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This document will show the process of my ‘Son’ Character’s first head mould. These first images show the little bumps and nicks that happened to him after sculpting him, then leaving him to one side for a while whilst other tasks called.
Here I’m showing the process of re-smoothing the clay, ready to go through the moulding process. In image 05 I’m using my soldering iron with the hot air setting to melt some rough areas of clay as it gives a nice smooth finish.
Next is the build-up of water-based clay to support the sculpt for the resin (same process for plaster mould making). I have covered this process in more detail in my previous posts.
11. 10. 12.
The seam between the sculpt and the water-based clay is important, it needs to be as clean and neat as possible so there is less ‘fixing’ when it comes to the final casting. This is where the two parts of the mould come together and the excess silicone will need trimming, so the neater the better.
These images show various stages of building up the clay support. Image 16 shows how clean and tidy a good seam should be.
In this mould I decided to use marbles as the location points. I had seen this suggested in a tutorial during my research so I decided to give them a try. They are embedded into the clay just past half way so there are no undercuts which would prevent the two halves of the mould from separating.
21. 24. 23.
The next step was to build up the foam-core frame, seal the edges, and cover the model in a thin layer of petroleum jelly as a water-proofer and mould release. Then to prepare the polyurethane resin.
I had been putting this process off for a while as I was a bit nervous incase I did it wrong and had to start the sculpt again. Then I decided to just go for it, as time was passing quickly. I only had small plastic cups available so I had to make 3 batches very quickly, and in my slightly panicked state I didn’t mix the two part chemicals for long enough. The tester mould had gone perfectly so I didn’t quite realise how important vigorous mixing was to the process. Image 26 shows how the mould was seconds after the pouring, I thought it would continue to have a chemical reaction over the hour to use up all the smily looking areas. Image 27 shows how it looked the next morning.... Still slimy.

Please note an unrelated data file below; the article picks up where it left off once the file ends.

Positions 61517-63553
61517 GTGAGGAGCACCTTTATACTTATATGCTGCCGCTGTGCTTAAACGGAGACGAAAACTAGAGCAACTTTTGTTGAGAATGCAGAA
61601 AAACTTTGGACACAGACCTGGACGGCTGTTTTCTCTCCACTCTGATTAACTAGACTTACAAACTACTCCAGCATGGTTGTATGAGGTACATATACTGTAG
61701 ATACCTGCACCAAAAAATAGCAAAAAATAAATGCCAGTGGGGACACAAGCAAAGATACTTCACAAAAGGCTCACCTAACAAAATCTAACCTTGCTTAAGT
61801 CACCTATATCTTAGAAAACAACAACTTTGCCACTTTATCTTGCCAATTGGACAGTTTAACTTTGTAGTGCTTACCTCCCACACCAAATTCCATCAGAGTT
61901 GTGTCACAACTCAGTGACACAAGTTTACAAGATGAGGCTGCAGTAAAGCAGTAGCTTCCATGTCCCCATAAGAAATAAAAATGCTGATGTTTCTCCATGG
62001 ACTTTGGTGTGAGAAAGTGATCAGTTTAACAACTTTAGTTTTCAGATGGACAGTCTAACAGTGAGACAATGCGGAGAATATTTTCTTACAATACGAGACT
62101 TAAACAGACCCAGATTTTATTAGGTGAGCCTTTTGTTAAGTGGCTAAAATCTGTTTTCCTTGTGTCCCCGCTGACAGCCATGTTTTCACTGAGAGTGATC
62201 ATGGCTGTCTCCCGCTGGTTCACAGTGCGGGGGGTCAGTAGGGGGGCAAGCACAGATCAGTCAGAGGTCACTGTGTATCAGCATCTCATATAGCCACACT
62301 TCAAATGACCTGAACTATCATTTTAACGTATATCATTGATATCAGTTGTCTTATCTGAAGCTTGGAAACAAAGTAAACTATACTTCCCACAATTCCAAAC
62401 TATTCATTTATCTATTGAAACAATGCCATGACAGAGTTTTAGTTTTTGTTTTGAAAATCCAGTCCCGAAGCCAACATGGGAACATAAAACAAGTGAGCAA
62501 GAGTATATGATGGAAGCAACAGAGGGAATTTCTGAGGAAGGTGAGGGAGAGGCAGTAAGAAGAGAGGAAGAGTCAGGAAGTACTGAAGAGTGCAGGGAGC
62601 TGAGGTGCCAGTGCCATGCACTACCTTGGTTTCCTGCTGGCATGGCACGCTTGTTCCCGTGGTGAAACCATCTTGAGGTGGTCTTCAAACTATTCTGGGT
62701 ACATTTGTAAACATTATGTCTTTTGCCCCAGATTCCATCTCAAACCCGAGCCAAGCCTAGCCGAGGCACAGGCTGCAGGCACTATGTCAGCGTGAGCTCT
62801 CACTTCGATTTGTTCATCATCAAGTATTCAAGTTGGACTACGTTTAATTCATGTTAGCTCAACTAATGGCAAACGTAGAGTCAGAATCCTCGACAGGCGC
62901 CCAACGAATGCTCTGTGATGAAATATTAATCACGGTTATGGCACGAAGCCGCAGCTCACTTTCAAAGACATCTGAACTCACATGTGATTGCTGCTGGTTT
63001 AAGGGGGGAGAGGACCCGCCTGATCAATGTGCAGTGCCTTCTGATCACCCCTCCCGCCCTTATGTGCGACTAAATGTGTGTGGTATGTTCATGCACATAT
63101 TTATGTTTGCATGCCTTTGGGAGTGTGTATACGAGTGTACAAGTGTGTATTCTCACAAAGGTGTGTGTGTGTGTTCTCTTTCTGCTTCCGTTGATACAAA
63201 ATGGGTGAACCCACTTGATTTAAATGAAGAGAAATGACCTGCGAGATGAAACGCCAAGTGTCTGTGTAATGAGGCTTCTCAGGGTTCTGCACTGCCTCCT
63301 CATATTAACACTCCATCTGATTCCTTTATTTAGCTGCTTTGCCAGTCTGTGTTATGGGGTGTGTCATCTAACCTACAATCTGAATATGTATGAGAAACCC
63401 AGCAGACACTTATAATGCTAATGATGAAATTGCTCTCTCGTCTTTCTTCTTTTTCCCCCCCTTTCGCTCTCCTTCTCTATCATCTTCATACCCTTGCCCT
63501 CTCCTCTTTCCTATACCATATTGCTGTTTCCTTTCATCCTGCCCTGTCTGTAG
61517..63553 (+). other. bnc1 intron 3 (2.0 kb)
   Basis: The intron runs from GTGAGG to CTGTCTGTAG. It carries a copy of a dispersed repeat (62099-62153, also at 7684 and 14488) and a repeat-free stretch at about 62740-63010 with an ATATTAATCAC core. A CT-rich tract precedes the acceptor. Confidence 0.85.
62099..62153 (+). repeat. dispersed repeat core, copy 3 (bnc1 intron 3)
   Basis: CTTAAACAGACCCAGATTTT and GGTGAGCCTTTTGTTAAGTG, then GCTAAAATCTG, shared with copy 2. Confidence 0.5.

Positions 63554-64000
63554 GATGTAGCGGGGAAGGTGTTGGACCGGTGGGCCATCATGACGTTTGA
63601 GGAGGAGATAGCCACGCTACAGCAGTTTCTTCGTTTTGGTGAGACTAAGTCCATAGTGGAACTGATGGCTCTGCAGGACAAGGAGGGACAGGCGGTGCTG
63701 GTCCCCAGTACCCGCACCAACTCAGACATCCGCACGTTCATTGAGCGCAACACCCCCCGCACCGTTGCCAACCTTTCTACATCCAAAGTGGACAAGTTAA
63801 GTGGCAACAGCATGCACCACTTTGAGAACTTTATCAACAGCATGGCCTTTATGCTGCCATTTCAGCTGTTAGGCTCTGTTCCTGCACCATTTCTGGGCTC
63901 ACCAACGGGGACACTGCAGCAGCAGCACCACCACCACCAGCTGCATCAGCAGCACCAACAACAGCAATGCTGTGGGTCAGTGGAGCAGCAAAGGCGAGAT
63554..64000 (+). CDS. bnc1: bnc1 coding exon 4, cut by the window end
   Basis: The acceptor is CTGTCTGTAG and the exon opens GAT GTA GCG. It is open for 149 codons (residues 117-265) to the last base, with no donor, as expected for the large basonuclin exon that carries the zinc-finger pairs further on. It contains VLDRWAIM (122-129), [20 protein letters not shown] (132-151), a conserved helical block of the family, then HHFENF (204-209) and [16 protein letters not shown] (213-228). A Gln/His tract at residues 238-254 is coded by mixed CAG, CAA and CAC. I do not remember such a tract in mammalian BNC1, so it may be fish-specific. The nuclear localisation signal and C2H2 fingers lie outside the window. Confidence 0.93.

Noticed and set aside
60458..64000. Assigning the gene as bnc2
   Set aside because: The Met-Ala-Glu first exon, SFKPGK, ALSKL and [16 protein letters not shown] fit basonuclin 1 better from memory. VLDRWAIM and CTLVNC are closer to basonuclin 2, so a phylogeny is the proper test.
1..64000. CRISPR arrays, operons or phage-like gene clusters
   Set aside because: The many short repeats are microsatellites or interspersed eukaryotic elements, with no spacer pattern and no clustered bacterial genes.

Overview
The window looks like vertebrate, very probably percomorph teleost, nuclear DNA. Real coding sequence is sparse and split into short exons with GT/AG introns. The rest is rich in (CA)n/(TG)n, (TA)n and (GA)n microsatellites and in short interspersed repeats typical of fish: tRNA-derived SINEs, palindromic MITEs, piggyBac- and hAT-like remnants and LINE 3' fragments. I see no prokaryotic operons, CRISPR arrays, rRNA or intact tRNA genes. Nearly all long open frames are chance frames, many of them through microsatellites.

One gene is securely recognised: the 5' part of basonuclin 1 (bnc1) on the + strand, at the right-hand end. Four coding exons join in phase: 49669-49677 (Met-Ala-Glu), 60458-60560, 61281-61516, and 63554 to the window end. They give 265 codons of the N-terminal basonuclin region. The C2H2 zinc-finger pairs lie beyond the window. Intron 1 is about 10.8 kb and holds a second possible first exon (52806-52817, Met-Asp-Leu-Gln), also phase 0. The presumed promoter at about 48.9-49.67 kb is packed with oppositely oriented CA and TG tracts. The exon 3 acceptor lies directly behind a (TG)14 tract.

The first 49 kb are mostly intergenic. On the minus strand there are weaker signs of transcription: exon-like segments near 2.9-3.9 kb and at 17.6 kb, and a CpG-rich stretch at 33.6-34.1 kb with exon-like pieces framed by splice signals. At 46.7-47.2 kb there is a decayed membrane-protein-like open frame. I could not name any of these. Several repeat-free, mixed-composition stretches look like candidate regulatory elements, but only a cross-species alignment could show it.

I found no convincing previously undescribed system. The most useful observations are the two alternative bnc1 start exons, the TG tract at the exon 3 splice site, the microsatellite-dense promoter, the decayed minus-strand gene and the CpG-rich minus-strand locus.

Other layers still visible with sticky slime in between
The next morning I was a bit gutted to see the resin was still gooey. To try and rescue the mould, hoping it was just the outside that I hadn’t mixed properly, I mixed (thoroughly) another small batch and poured it on the top to seal the top of the mould. This didn’t work though, when I took the foam away all the layers were still showing with goo oozing out.
When I took the water-based clay support away I was hoping the batch of resin I had poured on first might have cured where it was most important, however, that wasn’t the case. It was greasy, sticky and oozing out uncured resin everywhere. There were large areas that had cured, but with slime in pockets around the mould. This meant I couldn’t just pull the sculpt from the mould, I had to cut and chip it out to try and save as much of the head as possible. I used a cutter piece on the Dremel, and chiselled other areas out with a hammer and screwdriver.
Here shows the devastation caused by not mixing the resin properly. It could have been worse.
I also had to remove the mouth piece so I could re-sculpt my character.
As you can see, a bit of a mess. Another lesson learnt. 2 days to fix this simple mistake.
Also, a bunch of wasted resin.
Check out more about ‘Mother’s Days’ at: www.skygecko-nat.blogspot.com